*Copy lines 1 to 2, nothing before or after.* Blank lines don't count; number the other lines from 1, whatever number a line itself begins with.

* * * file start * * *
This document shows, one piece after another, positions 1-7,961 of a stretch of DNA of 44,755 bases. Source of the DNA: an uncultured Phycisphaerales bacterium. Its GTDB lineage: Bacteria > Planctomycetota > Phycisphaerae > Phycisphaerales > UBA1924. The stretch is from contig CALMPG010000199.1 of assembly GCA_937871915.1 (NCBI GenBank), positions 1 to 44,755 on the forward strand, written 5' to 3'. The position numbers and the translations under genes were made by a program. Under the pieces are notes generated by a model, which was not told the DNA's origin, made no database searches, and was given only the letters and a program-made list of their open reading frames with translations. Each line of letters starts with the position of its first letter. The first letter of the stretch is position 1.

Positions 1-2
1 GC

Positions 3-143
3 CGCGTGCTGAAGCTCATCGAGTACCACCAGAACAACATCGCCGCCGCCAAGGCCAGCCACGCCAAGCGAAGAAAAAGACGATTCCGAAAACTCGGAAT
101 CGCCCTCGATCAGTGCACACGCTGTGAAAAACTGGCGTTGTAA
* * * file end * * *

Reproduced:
This document shows, one piece after another, positions 1-7,961 of a stretch of DNA of 44,755 bases. Source of the DNA: an uncultured Phycisphaerales bacterium. Its GTDB lineage: Bacteria > Planctomycetota > Phycisphaerae > Phycisphaerales > UBA1924. The stretch is from contig CALMPG010000199.1 of assembly GCA_937871915.1 (NCBI GenBank), positions 1 to 44,755 on the forward strand, written 5' to 3'. The position numbers and the translations under genes were made by a program. Under the pieces are notes generated by a model, which was not told the DNA's origin, made no database searches, and was given only the letters and a program-made list of their open reading frames with translations. Each line of letters starts with the position of its first letter. The first letter of the stretch is position 1.

Positions 1-2